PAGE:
Today's Opinions, Tomorrow's Reality 

The Next Grenada

By David G. Young

Washington, DC, August 24, 2021 --  

America's adversaries need a quick lesson in American power and its will to use it.

When North Vietnamese forces flooded into on Saigon as Americans fled, it was more than a humiliating spectacle.  The next half-decade sawAmerica’s adversaries seize the opportunity to take gains at America’s expense.  46 years on, an even more disastrous exit from Afghanistan risks more of the same.

In April of 1975, Vietnam wasn't the only country in crisis.  Just a year earlier, Portugal’s nationalist dictatorship was overthrown by left wing military officers, granting independence Portuguese Africa.  While America was focussed on evacuating and resettling its Southeast Asian allies, the Soviet Union and Cuba were consolidating their control, culminating in a November airlift of Cuban troops to bolster the new communist government in Angola.  Moscow would dominate Angola, Mozambique and Guinea-Bissau until the end of the Cold War.  

One year later, protests erupted in Iran, which slowly grew into an Islamist revolution that deposed the US-backed government.  Revolutionaries stormed the US Embassy, taking Americans hostage for over a year, stoking Washington’s image as an impotent power.  When a war weary America finally sent its military on a rescue mission, it ended in dramatic failure.  Images of burned aircraft in the Iranian desert further emboldened America’s enemies and enfeebled its military planners.

Within five years of fall of Saigon, the world would also witness the Cambodian genocide, the Soviet invasion of Afghanistan, a Marxist revolution in Nicaragua, and Marxist rebels ascend to seriously threaten US-backed regimes in Guatemala, El Salvador, Colombia and Peru.

It was not until 1983 — over eight years after the fall of Saigon — that the US finally changed the narrative with the invasion of tiny Grenada.  The eight years prior marked one of the most disastrous periods in the history of American foreign policy.

Will this happen again?

Fortunately, the American public is not nearly as war weary as it was in 1975.  Pro-military sentiment remains high, and today's White House and Congress are in no way dominated by pacifists.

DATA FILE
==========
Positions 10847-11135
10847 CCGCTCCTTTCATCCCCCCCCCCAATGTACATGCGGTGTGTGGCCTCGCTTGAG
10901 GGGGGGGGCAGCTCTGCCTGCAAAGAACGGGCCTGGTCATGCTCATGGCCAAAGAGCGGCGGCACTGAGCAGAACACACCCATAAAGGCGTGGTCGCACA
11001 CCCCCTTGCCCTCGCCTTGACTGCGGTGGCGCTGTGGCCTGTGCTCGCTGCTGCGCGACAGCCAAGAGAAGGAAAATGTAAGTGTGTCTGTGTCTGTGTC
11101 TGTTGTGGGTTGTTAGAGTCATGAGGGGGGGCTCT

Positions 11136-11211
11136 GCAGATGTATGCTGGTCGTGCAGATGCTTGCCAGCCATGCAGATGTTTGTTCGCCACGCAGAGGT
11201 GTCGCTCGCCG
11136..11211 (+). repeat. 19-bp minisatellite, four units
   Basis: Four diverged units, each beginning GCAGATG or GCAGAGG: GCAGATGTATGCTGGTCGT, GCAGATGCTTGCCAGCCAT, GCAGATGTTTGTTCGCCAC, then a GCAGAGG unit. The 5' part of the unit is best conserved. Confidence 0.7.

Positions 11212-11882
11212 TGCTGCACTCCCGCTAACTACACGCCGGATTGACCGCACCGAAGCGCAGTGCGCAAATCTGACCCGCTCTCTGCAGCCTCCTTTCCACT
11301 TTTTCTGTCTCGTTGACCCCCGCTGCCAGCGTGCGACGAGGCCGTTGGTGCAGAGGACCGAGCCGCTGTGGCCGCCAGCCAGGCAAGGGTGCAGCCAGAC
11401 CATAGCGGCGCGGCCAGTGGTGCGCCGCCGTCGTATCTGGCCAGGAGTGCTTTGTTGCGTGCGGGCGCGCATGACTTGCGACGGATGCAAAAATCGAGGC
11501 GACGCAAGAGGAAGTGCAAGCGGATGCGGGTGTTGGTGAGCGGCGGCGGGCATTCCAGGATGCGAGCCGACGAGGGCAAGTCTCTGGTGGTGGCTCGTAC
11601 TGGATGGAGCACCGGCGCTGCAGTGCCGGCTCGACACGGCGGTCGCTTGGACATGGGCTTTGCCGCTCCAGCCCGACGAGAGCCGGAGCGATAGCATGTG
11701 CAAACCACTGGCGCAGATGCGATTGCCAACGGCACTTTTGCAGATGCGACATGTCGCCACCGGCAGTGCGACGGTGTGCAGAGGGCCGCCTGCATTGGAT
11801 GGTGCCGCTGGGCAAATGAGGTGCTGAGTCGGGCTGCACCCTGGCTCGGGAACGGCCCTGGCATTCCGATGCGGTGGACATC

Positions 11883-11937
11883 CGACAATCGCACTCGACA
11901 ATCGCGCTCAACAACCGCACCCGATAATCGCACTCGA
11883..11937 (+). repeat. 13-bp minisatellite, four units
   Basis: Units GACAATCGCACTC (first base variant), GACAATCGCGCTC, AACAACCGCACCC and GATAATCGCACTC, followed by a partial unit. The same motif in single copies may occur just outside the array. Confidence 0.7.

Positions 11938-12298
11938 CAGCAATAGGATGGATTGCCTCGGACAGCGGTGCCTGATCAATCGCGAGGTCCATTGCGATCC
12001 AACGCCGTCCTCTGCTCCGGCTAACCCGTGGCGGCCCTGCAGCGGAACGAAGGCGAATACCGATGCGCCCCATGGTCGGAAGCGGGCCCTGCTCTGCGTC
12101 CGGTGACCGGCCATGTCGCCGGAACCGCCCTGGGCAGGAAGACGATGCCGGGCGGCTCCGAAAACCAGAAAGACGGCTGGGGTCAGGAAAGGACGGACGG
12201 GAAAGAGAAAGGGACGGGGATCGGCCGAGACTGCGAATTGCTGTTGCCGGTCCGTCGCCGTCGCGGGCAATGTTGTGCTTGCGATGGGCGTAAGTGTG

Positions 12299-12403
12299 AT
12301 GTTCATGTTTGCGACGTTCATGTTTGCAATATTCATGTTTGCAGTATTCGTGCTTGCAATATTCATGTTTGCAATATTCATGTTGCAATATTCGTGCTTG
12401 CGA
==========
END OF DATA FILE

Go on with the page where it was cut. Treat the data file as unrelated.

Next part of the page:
But that doesn’t mean that America’s adversaries will not be emboldened.  The fall of Kabul heightens the risk of power plays meant to test the West or take advantage of American distraction. Russia might seize territory in Ukraine or Belarus, China could seize small islands from Taiwan, or Iran could start a breakout effort to produce an atomic bomb.

Once there is a flashpoint, things could go quickly from bad to worse. China or Russia might decide it is a good time as any to start a war.

What America needs a new Grenada to change world perceptions before things have a chance to get ugly -- not eight years from now but sometime closer to eight weeks from now. A small but dramatic military intervention with minimal casualties and minimal risk of escalation would be ideal.

Such an operation would serve as a reminder for America's adversaries that it wields great power, and more importantly, that it has the will to use it. A small number of casualties suffered in a noble cause could prevent countless more from suffering in ignoble causes in the years to come.

Of course, bigger countries like Iran, Cuba, North Korea or Venezuela are off the table. But what about that tiny island or isolated enclave you've never heard of? The one with the anti-American leader cozying up to China or Russia? That's the one whose ruler should now be losing sleep at night.

America's wasted efforts in Afghanistan and their very ugly end will soon be water under the bridge. We must not let this vision serve as inspiration for those who seek to make the world a worse place to live.

Related Web Columns:

Time for a Clean Slate, March 25, 2013

Shifting the Front, June 28, 2011

Pashtun Poison, August 17, 2010